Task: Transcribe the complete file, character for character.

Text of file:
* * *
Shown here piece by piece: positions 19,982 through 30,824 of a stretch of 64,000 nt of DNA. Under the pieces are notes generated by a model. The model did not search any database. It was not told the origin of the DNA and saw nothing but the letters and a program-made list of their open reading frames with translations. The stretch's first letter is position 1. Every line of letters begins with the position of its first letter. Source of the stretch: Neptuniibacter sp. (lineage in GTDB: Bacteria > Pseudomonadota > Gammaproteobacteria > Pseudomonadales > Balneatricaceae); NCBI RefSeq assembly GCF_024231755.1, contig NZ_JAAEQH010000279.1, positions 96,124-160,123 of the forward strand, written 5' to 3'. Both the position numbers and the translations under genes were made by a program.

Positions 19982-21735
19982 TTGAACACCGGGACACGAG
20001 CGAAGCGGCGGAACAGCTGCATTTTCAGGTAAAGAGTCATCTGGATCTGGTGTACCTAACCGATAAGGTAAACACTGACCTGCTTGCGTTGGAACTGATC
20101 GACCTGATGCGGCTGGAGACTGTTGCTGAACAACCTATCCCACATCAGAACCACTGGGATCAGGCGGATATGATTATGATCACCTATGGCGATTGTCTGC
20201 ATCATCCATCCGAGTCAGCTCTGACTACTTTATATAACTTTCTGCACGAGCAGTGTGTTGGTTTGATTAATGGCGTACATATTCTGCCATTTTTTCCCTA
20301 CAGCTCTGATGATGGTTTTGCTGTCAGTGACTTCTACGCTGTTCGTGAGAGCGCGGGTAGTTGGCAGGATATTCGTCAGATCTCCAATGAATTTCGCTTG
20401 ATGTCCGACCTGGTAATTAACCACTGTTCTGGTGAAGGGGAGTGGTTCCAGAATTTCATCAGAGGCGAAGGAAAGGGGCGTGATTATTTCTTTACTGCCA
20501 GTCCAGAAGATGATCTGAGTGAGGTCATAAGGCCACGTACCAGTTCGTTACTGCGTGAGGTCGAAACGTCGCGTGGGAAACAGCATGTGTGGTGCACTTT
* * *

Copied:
Shown here piece by piece: positions 19,982 through 30,824 of a stretch of 64,000 nt of DNA. Under the pieces are notes generated by a model. The model did not search any database. It was not told the origin of the DNA and saw nothing but the letters and a program-made list of their open reading frames with translations. The stretch's first letter is position 1. Every line of letters begins with the position of its first letter. Source of the stretch: Neptuniibacter sp. (lineage in GTDB: Bacteria > Pseudomonadota > Gammaproteobacteria > Pseudomonadales > Balneatricaceae); NCBI RefSeq assembly GCF_024231755.1, contig NZ_JAAEQH010000279.1, positions 96,124-160,123 of the forward strand, written 5' to 3'. Both the position numbers and the translations under genes were made by a program.

Positions 19982-21735
19982 TTGAACACCGGGACACGAG
20001 CGAAGCGGCGGAACAGCTGCATTTTCAGGTAAAGAGTCATCTGGATCTGGTGTACCTAACCGATAAGGTAAACACTGACCTGCTTGCGTTGGAACTGATC
20101 GACCTGATGCGGCTGGAGACTGTTGCTGAACAACCTATCCCACATCAGAACCACTGGGATCAGGCGGATATGATTATGATCACCTATGGCGATTGTCTGC
20201 ATCATCCATCCGAGTCAGCTCTGACTACTTTATATAACTTTCTGCACGAGCAGTGTGTTGGTTTGATTAATGGCGTACATATTCTGCCATTTTTTCCCTA
20301 CAGCTCTGATGATGGTTTTGCTGTCAGTGACTTCTACGCTGTTCGTGAGAGCGCGGGTAGTTGGCAGGATATTCGTCAGATCTCCAATGAATTTCGCTTG
20401 ATGTCCGACCTGGTAATTAACCACTGTTCTGGTGAAGGGGAGTGGTTCCAGAATTTCATCAGAGGCGAAGGAAAGGGGCGTGATTATTTCTTTACTGCCA
20501 GTCCAGAAGATGATCTGAGTGAGGTCATAAGGCCACGTACCAGTTCGTTACTGCGTGAGGTCGAAACGTCGCGTGGGAAACAGCATGTGTGGTGCACTTT